The Wayback Machine aka Hoodoo Gurus live in Sydney

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Steven Danno photo


The thing with nostalgia is that it never gets old. Like sand through an hourglass, reunions of storied bands are an inevitability. Some are great, some barely tolerable.

The verdict is in on the return to duty by three versions of the Hoodoo Gurus, as a warm-up for an appearance at the Splendour In The Grass festival a few days later. This was a championship-style triumph rather than a chore.

Beresford Hotel, Sydney, July 23, 2014

Sure, there were some rough edges but they were all part of the charm.

You want note perfect? Go listen to some auto-tuned Britney.

The Hoodoo Gurus are, of course, a baby boomer institution. Their, ahem, demographic (distasteful word) is 45-55-year-olds but the band is something of a rarity among peers because its existence is sustainable.

Have a look around tonight. If bare scalp was the same price as Sydney property, the inside of the inner-Sydney Beresford Hotel would be the most expensive acreage in town. Even head Guru Dave Faulkner can’t resist a bald joke. There’s a sprinkling of young ‘ins but it’s mostly supernatants in this house.

The good humour is so thick on the ground that you can swim in it. It’s also much easier to navigate than the sea of people in the upstairs Beresford band room where the curious dog’s leg layout and limited space between the bar and raised viewing platform creates bottlenecks on a par with Sydney’s notorious Parramatta Road.

But it’s not a night for bitching. It’s an evening for swapping stories about long-gone Aussie beer barns and sticky carpet dives…the sorts of places most of us - crowd and the band - cut our teeth on.

It’s Sydney and it takes a special act to pull crowds like this. It’s a school night - and it’s also like a school reunion in here. The flock of familiar faces adds to the fun.

The set kicks off at the ungodly early hour of 9pm and is divided into three brackets. Original drummer James Baker and bassist Clyde Bramley join Dave and Brad Shepherd for the opening stanza of six songs, succeeded by the configurations that followed.

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James Baker and Brad Shepherd

(And of course the term “original” excludes the three-guitar-no-bass combo of Faulkner-Baker-Roddy Radalj and Kimble Rendall which went out as “Le Hoodoo Gurus”. More on that later.)

“Dig It Up” kicks things off and the reception is ecstatic. It rattles along on James’ rattle-smash snare and Brad and Dave’s Crampsian guitars and sounds just right. “Echo Chamber” is off the pace (“the slow and sexy version,” Faulkner quips) but “Tojo” is raucously exuberant despite some wear and tear towards the end.

Jeff Silver video

“Arthur” (which of course is the mythical backstory as to why Le Hoodoo Gurus were bass-less) and a muscly “My Girl” lead into a killer “Kamikaze Pilot.” James takes a break while Mark Kingsmill takes his place behind a second kit.

You can fill in what songs the “Mars Need Guitars” line-up played with your eyes closed (although I’d almost forgotten “On My Street” so it might qualify as a surprise moment) or you can cheat by scrolling down to the set list photo at the end of the story. Either way, you should have been there. If you were, you’ll know how agreeably this bracket rocked in a loose-tight way. Top melodic marks to Clyde his his flowing bass-lines.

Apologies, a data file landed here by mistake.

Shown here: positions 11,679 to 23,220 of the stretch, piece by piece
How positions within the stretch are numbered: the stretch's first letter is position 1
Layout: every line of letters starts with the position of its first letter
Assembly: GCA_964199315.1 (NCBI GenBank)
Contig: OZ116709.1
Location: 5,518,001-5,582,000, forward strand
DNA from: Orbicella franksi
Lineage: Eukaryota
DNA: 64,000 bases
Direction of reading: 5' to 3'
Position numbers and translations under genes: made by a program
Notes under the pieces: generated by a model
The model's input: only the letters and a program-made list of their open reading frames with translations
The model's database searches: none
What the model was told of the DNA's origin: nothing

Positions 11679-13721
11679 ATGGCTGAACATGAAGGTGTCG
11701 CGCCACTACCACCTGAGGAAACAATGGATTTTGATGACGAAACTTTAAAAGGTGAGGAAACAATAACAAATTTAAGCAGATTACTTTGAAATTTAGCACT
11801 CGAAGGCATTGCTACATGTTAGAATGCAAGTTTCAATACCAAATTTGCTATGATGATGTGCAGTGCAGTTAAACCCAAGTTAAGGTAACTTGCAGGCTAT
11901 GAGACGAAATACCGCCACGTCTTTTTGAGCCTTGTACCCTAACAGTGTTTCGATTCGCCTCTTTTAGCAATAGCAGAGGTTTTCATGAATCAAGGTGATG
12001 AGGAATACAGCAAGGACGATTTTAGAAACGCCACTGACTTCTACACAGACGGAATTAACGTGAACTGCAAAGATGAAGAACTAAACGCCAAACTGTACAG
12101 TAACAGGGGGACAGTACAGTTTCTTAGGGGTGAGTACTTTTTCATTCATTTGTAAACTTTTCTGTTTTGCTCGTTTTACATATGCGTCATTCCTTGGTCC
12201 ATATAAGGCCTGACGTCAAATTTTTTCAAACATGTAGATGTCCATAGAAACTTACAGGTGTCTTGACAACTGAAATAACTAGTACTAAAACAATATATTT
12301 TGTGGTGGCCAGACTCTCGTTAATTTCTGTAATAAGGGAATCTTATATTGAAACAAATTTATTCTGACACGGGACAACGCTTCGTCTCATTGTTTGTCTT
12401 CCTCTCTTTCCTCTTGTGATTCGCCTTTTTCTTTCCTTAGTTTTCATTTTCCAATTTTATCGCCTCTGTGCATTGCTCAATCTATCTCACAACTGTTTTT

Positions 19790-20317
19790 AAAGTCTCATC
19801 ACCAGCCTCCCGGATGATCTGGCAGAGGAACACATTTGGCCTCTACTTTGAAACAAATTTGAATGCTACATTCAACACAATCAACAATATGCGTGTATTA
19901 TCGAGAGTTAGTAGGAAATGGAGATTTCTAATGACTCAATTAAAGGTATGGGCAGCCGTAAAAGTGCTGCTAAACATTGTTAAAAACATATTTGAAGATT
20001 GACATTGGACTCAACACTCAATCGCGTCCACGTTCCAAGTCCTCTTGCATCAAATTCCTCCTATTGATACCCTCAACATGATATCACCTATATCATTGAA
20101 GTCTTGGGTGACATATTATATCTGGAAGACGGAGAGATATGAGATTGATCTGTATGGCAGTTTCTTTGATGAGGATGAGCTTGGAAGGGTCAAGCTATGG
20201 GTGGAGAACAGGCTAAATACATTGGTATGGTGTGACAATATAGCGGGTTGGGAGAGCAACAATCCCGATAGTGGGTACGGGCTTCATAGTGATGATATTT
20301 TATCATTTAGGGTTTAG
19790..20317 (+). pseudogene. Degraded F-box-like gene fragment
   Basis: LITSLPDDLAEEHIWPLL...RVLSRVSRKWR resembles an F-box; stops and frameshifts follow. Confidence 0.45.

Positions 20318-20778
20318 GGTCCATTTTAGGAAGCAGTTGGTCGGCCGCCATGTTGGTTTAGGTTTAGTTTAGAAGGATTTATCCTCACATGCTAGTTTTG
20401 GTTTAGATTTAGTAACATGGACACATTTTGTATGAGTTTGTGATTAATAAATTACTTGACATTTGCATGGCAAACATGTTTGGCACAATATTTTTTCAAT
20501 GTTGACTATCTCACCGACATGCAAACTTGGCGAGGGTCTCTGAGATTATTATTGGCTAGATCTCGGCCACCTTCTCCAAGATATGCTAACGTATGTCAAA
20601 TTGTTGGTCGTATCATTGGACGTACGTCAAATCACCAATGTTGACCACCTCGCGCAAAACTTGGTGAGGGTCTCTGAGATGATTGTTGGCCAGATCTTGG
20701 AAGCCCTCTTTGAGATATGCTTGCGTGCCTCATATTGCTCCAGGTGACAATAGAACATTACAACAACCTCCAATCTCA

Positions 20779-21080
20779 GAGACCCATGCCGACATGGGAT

Dave throws out a playful “thank you, goodnight” after “Like Wow Wipeout” because it’s the contemporary line-up’s usual set-closer. No-one’s going anywhere. however. “New boy” Rick Grossman is subbing for Clyde for a bracket almost entirely made of chartbusters.

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The original Gurus Digging It Up

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Clyde, Rick and Dave

Now, I’ve been heard lamenting that the modern-day Gurus have become almost too tight a unit, a machine.That’s an evolutionary thing with many, if not most, rock and roll bands where the members have spent countless hours in each other’s pockets. It’s all in the ear of the beholder, of course, and tonight it melts away through a combination of the mixed entrée and the current line-up being in a playful mood.

The extended set is also a reminder that most people would give a couple of limbs to have written half the songs Dave Faulkner has penned.

The word around town is that the “old” Gurus spent time in the studio this week, laying down some tuneage. Also in the pipeline are fresh Le Hoodoo Gurus recordings. Kimble Rendall was in the house tonight but Roddy stayed in Perth. It’s rumoured that his overdubs and a full-scale reunion, maybe later this year or early next, are pending.

All good things must end and the inevitable “all-in” (as in two drummers, two bass players) ensues. It can only be “Leilani”. It’s pure gold with tribal toms and ungawi chants hanging heavy in the air.

Of course, nobody wants to let the Gurus go. There’s not much more to give after two hours. Old live staple, “Rock and Roll Pt 2” is reclaimed from “that old paedophile” (that’d be G. Glitter.) My money is on “That’s Cool, That’s Trash” as a third encore but it isn’t to be.

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Tags: live, hoodoo, gurus, dave, faulkner, mark, james baker, clyde bramley, brad, shepherd, rick grossman, kingsmill

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